TOP TIP: NEMO can get very busy during the school holidays and even at many weekends, so book your tickets in advance to avoid queues.
Het Scheepvaartmuseum, or the Maritime Museum, is a short walk away from NEMO and is also a big hit with kids, not least because of the huge ship it has sitting in the water next to it. My four-year-old son calls it The Pirate Ship and really that's what it looks and feels like on board complete with canons and pokey looking sleeping quarters. It's been brilliantly adapted to be explored inside and out, but don't only spend your time on the ship as there is lots to learn inside the museum building (which is beautiful in its own right) with exhibits about the Netherlands' maritime museum and an immersive section about whales and whaling.
Arguably not the first museum I think of when I think about what to do with kids in Amsterdam, but when I do remember the Rijksmuseum and what it has to offer kids, it's a surprising amount. The country's national museum is HUGE and so you can and should just target the areas that kids will enjoy most which the museum highlights in an excellent "one kilometre route" or you can even book a family tour which are held for groups during the summer holidays, or you can book a private tour for your family at other times. If the weather is nice you should also take a walk around the Rijksmuseum gardens surrounding the museum where kids can play in the water fountains or you can have a family game of chess on an oversized board, and yes, this bit is free!
TOP TIP: Book tickets online and skip the queues! Again this museum can get very busy during summer season and often many weekends.
If you're kids (and you!) are more interested in specifically learning about the history of the city you're visiting, you should definitely go to the Amsterdam Museum. Sharing the history of the city from its beginnings to the present day, there is a special and completely free (once you've paid your entry fee) tour designed for families called the Amsterdam DNA Family Tour (available in English and Dutch) but even just wondering around you'll find lots of things that kids will potentially find interesting, including the fact that the building the museum the museum is housed in used to be the city's orphanage and there is a special guide you can get before visiting the museum to help prepare you talking about this with your children.
One of my personal favourite museums (for adults and children) is the Tropenmuseum. Often overlooked by visitors to Amsterdam because it's a little bit off the beaten track in Amsterdam Oost (East) it's well worth going to (and can easily be done before or after a visit to Oosterpark or Royal Artis Zoo - see below!). A museum about world cultures there is plenty to see and do and learn here in the permanent exhibits which range from musical instruments of the world through to the impact of slavery and colonialism, and the temporary exhibitions are consistently some of the best I've experienced. If your children are travel-mad or wannabe world explorers, or they're becoming more and more aware of different cultures, skin colours and traditions, then the Tropenmuseum is a must-visit and be sure to check out the museum's family page as they often have child-focused free activities and tours. You can book your tickets to the Tropenmuseum online to make getting in quick and easy.
While it's not my favourite museum in Amsterdam (sorry, I know this is a bit controversial but it's nearly always too busy and I just find the layout a bit stark and impersonal) the Van Gogh Museum is well worth going to if your children are even a little bit interested in art or are aware of the artist and his works. There is also A LOT for children and families to do from treasure hunts to audio tours and art workshops and private family tours. The book shop is also worth popping into as there are some great kids' books there about art and artists.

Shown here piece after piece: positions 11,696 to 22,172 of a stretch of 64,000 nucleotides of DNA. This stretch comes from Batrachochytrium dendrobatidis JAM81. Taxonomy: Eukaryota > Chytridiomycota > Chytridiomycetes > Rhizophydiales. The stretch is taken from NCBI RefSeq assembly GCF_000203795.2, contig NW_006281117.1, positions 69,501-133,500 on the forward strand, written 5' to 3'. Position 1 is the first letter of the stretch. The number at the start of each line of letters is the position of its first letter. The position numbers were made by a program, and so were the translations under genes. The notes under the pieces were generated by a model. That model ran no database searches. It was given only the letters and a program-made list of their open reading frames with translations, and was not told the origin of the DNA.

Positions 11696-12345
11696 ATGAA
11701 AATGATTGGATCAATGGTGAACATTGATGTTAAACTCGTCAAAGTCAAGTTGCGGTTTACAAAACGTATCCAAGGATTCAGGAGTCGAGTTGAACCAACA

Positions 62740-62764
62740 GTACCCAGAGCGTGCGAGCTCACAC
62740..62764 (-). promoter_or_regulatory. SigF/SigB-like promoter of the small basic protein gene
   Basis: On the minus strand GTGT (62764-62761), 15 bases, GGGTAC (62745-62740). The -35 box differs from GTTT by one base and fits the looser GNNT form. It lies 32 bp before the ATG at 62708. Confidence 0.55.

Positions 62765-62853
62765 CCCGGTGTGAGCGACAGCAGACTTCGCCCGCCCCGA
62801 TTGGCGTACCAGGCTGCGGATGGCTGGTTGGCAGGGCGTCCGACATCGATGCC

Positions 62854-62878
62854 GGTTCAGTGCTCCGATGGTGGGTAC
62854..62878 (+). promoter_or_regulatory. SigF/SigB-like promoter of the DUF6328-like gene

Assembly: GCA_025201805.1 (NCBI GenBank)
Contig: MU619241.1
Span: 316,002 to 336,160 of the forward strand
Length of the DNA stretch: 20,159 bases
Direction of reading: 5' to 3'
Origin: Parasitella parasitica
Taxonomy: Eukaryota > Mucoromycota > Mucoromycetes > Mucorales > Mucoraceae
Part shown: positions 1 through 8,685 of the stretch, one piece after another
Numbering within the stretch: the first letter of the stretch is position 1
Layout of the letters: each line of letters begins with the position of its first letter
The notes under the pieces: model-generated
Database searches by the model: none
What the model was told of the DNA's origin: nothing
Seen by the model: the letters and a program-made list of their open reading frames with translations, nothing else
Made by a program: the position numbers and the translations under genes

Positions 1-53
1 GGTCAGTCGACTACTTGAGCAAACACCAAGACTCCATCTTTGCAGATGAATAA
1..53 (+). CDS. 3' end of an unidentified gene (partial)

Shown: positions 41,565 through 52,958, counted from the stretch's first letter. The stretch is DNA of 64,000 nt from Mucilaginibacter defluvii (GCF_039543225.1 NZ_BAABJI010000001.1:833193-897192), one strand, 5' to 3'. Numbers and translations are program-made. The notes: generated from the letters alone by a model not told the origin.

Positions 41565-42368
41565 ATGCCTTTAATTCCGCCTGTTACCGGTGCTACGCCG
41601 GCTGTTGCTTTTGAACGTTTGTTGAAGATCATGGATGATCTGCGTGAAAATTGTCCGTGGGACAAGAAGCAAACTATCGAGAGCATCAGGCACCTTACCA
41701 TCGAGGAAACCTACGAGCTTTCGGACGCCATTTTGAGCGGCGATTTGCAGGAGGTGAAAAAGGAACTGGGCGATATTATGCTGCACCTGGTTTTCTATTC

IMPORTANT TO KNOW ABOUT VAN GOGH MUSEUM: You must prebook your tickets and your time slot for visiting Van Gogh museum!
Another museum you must now book in advance online is the Anne Frank Museum. While this museum is less than suitable for kids younger than say 10 or 11 (there are a lot of narrow walkways and stairs, it's quite rightly quite quiet and sombre in places, and obviously the topic is really best for those who have read The Diary of Anne Frank) if you have children familiar with the Frank family, or the history of the Second World War and the Holocaust, the museum really should feature on your Amsterdam itinerary. I especially like the space at the end of the museum that encourages kids to think about and share what they learned and what they feel about associated issues like racism, war and politics. If you have kids that are really very interested in Anne Frank's story, you may also want to check out this Anne Frank walking tour of Amsterdam.
IMPORTANT TO KNOW ABOUT ANNE FRANK MUSEUM: Again, it's imperative to book tickets in advance via their website. They hold back a certain number of tickets for on the day (which you also have to book online) but buying them in advance will be a lot less stressful and guarantee your visit. They release tickets about three months in advance. It's also worth knowing that Anne Frank Museum is NOT included in the museums you can get free entry to with an I amsterdam City Card.)
If you're not staying on a houseboat in Amsterdam, your kids can still find out what it's like to live in one at the Houseboat Museum. This small but perfectly formed museum is (of course!) on a houseboat located close to the Jordaan and Anne Frank Museum so you can easily pop in for a little look around and find out what life is like living on one of Amsterdam's busiest canals.